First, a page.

- Add a Gutenberg block where you would like to display the ‘read more’ button
- Click the plus icon to add a new element
- Under the layout elements, choose the button block as shown in the following image:
- The button will be added to your post as follows:
- Edit the text to ‘read more’
- Paste the link you want the button to resolve to
- Format the button further by choosing its alignment, color and style.
Here is how the button looks like ultimately:
If You Don't Have Gutenberg
You can still add a ‘read more’ hyperlink to serve as a button. Here is how to go about it:
- Log in to your dashboard
- Go to posts
- Then create a new post
- You can also edit an existing post
- Place your mouse cursor where you would like to display the ‘read more’ button
- Click the ‘visual’ option of your editor and choose the following icon:
- Your post will split as follows, with the words ‘MORE’ showing, and the text that will be hidden coming after it.
- The default text will be ‘continue reading’ but you can change that to ‘read more’
- Once you have access to an existing post or have started creating a new one, you could choose the HTML option of your editor as follows:
- Place the cursor where you want the ‘read more’ to be ultimately displayed
- Choose ‘more’ from your HTML editor
- It will create a tag like this one: <!--more→
- Edit it to ‘read more’
- Make sure that this tag is placed outside other HTML tags to avoid formatting issues
- When using the read more tag on WP, you need to repeat the above procedure for each of your posts or pages.
- The button is only seen on main pages like the home page or post page, and not the individual post as in:
- Using HTML code and styling using CSS
- Using shortcodes
- Using plugins
You can use a plugin like MaxButtons to generate short codes for your WordPress site. Here is how to go about it:
- Access your WordPress dashboard
- Go to plugins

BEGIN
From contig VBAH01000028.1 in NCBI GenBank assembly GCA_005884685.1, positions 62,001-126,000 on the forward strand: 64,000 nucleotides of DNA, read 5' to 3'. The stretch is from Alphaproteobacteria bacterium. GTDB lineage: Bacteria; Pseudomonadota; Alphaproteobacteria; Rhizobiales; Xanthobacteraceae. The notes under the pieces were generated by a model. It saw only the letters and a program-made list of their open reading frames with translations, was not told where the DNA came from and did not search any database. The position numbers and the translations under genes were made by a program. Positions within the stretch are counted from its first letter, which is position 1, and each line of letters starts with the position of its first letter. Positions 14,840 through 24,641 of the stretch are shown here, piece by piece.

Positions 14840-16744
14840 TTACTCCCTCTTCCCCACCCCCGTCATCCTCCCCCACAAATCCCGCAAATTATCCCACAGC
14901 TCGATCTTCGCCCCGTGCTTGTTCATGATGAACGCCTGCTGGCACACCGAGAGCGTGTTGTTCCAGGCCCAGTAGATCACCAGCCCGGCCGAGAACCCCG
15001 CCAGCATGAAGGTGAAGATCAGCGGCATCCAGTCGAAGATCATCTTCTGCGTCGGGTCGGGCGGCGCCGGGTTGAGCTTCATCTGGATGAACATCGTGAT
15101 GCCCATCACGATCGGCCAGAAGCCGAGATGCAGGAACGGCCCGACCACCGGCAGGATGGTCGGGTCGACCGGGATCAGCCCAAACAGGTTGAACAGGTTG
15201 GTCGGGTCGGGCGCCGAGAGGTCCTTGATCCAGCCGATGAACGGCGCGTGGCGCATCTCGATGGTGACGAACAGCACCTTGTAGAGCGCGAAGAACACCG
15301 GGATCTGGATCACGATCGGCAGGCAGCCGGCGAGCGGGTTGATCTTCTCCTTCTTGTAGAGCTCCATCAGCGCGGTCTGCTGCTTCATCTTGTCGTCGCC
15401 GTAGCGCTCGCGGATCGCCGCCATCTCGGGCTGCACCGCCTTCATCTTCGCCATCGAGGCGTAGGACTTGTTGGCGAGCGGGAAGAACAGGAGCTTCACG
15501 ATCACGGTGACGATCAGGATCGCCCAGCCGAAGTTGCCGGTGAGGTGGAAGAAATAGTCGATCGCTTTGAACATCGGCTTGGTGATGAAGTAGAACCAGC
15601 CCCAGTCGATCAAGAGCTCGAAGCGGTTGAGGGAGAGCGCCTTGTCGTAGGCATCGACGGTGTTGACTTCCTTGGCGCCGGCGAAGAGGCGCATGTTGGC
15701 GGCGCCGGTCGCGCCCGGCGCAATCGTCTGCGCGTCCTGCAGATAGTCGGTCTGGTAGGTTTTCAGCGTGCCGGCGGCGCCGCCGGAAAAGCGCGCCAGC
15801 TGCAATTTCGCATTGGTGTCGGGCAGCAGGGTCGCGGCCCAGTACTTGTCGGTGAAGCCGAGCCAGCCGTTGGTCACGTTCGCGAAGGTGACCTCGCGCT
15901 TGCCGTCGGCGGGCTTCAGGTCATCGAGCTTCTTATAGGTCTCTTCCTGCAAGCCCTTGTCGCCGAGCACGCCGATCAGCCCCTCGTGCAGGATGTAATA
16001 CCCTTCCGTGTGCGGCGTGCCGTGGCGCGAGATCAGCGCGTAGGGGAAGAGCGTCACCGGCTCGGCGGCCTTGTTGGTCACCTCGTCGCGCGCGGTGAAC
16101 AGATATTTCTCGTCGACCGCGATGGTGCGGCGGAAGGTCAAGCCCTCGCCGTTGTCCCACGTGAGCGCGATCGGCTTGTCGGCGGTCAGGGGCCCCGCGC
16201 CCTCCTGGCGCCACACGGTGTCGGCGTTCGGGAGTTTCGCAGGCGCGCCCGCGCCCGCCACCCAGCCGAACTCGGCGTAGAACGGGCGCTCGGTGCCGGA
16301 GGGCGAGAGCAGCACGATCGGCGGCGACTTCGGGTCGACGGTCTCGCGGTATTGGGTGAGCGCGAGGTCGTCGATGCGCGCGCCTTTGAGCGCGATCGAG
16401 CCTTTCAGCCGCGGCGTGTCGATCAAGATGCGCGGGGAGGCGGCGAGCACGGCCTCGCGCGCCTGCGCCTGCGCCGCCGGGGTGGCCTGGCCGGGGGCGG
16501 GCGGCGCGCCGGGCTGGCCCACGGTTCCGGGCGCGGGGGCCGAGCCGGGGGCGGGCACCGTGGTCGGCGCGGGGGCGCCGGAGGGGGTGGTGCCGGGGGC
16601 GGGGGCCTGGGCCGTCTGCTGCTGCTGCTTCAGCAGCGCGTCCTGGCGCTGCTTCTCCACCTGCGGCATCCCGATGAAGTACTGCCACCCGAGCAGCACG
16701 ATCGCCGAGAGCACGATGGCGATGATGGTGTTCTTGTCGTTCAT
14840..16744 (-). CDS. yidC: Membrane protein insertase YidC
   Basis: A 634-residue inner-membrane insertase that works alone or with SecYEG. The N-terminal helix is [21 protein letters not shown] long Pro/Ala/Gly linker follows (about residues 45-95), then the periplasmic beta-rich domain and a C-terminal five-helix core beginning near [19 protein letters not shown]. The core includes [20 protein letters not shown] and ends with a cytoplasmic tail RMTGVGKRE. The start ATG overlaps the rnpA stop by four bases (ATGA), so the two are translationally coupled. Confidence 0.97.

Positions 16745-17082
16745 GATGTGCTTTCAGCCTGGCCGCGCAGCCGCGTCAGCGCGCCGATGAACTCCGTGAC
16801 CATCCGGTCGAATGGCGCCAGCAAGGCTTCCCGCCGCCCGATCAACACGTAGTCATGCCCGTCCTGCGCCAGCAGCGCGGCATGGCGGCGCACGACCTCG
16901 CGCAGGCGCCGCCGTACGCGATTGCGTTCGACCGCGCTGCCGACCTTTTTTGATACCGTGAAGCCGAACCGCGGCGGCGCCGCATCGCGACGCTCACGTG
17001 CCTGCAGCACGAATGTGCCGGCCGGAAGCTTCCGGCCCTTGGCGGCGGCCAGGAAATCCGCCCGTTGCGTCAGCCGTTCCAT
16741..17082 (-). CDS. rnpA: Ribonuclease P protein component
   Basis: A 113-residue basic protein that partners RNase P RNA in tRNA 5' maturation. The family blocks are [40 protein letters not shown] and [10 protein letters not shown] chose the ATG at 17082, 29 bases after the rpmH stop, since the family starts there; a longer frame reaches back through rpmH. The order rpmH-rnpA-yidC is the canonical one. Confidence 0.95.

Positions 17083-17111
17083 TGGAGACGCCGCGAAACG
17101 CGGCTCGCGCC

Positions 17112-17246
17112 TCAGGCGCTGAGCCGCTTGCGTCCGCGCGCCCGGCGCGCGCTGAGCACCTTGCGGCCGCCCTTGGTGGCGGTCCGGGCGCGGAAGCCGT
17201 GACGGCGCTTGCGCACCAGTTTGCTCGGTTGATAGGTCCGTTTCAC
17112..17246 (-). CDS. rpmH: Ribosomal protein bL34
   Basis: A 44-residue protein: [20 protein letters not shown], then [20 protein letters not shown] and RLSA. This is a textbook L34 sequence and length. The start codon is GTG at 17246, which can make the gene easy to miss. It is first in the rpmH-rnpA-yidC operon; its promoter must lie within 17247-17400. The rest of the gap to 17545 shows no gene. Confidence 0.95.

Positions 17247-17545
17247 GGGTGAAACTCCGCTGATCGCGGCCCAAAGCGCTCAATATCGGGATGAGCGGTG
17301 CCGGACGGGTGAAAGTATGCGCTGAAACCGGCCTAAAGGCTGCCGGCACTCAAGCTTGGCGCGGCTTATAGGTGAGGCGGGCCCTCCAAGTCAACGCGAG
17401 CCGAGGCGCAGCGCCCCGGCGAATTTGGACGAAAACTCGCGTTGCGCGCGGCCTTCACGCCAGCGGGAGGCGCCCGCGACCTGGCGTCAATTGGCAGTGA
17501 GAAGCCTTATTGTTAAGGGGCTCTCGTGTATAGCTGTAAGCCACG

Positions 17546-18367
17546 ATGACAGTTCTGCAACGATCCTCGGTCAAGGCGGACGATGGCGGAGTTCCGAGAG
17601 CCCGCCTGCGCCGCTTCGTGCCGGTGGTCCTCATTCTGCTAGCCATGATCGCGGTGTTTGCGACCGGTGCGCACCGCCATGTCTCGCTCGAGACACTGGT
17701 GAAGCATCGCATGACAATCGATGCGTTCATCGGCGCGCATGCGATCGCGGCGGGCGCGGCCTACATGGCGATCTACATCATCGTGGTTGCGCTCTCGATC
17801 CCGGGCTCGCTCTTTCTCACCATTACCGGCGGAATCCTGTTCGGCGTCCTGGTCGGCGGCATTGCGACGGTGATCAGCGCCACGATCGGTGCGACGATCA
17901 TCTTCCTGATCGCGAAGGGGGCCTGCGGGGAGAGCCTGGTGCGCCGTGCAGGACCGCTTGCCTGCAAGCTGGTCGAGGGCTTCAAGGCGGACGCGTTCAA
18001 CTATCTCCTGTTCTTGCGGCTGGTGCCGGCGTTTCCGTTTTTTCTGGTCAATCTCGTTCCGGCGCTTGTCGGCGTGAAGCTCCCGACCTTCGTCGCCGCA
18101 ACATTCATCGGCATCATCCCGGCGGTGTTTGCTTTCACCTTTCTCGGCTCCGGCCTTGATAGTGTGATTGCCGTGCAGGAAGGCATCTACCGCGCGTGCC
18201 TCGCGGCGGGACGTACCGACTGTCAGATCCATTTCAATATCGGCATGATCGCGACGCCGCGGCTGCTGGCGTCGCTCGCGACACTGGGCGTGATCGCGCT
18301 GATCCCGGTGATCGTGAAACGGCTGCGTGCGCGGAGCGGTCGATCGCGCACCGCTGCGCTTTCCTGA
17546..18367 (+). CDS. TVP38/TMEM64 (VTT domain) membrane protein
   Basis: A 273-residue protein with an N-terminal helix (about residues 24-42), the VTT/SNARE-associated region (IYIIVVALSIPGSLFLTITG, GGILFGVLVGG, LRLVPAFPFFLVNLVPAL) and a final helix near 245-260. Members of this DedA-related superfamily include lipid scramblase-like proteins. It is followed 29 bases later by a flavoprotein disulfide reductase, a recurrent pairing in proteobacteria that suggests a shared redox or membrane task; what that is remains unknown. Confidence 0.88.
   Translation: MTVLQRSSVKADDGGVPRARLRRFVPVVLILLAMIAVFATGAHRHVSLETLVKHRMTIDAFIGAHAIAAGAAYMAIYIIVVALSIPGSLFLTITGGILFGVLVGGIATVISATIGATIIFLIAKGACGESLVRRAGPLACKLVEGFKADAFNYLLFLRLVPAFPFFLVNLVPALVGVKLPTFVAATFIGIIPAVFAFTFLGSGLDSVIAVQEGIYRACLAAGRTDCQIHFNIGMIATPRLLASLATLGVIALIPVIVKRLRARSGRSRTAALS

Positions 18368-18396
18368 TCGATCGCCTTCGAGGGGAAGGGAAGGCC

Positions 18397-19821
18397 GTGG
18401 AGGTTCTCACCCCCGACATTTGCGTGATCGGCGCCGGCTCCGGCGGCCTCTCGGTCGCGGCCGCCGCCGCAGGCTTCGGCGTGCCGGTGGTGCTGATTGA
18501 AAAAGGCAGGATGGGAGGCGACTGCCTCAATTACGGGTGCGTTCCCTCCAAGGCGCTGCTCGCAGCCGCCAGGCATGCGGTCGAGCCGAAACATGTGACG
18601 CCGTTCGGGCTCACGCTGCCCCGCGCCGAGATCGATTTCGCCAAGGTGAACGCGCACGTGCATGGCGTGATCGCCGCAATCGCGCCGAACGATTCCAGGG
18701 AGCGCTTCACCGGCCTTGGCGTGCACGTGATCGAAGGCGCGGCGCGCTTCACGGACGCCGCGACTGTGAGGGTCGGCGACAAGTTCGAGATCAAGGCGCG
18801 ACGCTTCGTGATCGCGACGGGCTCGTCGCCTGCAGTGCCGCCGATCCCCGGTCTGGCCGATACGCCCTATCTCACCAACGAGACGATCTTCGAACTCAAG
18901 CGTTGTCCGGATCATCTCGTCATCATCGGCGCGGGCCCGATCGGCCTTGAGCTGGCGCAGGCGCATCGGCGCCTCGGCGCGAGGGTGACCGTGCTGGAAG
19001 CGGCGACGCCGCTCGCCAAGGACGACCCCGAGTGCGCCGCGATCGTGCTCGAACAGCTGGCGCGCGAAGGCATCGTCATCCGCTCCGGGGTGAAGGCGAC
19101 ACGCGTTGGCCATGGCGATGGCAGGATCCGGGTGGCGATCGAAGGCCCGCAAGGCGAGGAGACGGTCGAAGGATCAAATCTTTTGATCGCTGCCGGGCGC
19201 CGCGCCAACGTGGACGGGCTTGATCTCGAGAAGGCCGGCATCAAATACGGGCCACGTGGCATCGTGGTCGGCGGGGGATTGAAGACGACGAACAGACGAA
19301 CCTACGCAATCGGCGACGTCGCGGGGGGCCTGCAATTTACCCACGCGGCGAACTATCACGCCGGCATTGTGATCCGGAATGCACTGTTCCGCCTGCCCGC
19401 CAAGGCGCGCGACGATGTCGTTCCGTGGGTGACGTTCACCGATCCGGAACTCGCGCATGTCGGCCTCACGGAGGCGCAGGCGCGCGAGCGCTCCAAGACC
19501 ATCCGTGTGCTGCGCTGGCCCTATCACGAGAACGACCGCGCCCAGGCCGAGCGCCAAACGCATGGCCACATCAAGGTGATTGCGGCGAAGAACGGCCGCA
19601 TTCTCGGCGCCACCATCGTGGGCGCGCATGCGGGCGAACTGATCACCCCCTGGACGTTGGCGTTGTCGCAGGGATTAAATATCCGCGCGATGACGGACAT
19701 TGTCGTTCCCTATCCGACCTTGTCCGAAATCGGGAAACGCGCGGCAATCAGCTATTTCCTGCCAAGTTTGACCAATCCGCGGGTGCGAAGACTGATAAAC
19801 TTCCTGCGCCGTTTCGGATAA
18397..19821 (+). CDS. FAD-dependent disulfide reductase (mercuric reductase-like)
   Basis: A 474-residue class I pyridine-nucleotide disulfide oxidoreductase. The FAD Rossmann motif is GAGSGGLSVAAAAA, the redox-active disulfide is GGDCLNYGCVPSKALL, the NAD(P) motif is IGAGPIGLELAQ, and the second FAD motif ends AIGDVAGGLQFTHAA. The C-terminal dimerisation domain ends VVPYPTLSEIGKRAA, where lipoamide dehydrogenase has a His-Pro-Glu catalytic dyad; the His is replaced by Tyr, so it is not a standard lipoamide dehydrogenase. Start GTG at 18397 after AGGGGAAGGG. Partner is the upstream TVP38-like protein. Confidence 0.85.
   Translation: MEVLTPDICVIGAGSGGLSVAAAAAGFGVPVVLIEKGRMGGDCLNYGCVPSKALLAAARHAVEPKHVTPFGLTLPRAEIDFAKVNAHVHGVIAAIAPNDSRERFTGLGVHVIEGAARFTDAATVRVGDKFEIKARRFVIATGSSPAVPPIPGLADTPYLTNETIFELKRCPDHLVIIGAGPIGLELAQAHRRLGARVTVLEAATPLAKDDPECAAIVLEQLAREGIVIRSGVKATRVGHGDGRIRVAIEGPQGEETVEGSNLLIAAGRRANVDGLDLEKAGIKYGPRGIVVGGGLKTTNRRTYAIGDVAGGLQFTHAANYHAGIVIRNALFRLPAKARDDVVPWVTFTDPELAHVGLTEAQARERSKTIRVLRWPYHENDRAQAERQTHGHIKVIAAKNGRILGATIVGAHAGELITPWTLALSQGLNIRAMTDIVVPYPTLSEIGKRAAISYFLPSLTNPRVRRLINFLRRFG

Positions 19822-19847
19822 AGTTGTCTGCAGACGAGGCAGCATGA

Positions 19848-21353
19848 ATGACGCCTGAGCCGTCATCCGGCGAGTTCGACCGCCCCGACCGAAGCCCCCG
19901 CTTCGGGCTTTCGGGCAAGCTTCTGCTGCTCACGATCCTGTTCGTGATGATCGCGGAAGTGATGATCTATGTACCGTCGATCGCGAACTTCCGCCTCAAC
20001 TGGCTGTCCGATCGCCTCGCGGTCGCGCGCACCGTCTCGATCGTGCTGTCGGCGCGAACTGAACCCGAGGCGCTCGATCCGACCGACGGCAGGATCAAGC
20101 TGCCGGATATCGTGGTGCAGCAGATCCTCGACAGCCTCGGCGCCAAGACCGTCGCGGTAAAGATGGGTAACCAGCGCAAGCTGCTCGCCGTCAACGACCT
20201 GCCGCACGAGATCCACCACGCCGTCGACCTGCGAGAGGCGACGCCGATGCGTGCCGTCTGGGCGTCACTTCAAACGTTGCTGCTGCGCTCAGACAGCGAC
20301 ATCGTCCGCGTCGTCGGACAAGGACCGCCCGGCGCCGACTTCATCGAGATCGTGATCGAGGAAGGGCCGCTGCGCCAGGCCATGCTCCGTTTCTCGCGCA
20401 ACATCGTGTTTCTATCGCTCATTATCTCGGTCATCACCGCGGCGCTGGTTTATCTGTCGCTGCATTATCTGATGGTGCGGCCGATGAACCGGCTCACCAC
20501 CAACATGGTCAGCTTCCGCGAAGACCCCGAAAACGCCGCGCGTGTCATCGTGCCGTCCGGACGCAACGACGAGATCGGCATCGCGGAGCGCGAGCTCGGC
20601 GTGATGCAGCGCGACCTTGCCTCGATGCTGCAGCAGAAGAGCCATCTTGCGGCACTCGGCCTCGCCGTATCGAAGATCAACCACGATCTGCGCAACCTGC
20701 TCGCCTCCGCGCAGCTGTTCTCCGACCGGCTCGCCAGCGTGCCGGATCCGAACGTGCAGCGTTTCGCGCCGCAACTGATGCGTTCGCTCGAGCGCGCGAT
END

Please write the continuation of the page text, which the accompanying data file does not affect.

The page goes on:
- Search for MaxButtons and Download it
- Activate the plugin
- On the plugin’s dashboard, choose ‘Add New’
- This will take you to the button editor.
- You can then add the ‘read more’ text and the link that you want it to resolve to.
- Style the button as you want
- You can preview the changes in the ‘live preview’ button as you make them.
- Save the button
- Go back to the MaxButton dashboard and you will see the generated shortcode.
- Copy and paste the shortcode where you desire on your post or page
- You should be able to see the button on your post or page once it is published.
The downside to this method is that if you want to add a button that has a different style from the one you just entered you would have to edit each specific button.
A plugin like Forget about shortcode buttons will come in handy, as you do not need to use shortcodes.
- Install and activate the plugin
- Create a new page or article
- On the visual editor choose insert button
- Add the button text and the URL that you would like the button to resolve to
- Style your button as desired. Choose the icon, color, size, and alignment
- Publish your new or updated post
Here is how a sample button could look like:
The Impact of a ‘Read More’ Button on SEO
Results in Easier Site Navigation
By the time your reader is getting to the ‘read more’ button, they have already read the excerpt or summarized version of your content, piquing their curiosity. This button therefore makes it easier for them to take the next step.
Results in a Higher Rank in the SERPs
The ‘read more’ buttons can be used to encourage users to engage with more of your content, and spend more time on your site.
Results in a More Visually Appealing Site
Using the ‘read more’ button makes your site more appealing. Instead of having to include all the information on a single page, you only get to show what is important and direct the user towards accessing more content.
Contributes to CTR
The ‘read more’ button contributes to your CTR (click-through rate). Users get a chance to interact with your content and offer and are further willing to take more action, for example, signing up or making a purchase.
The ‘read more’ acts a herald to the ‘main CTA’. If your end-goal, for example, is for people to request for a quote, then the ‘read more’ button helps guide your users to interact with more content that ultimately leads to the eventual goal.
We have looked at the ‘read more’ button, its importance, and the best practices to implement it effectively on your site. Despite looking at the above best-practices, you need to continuously test to see what works for your brand and what doesn’t. You will ultimately get the right mix for you.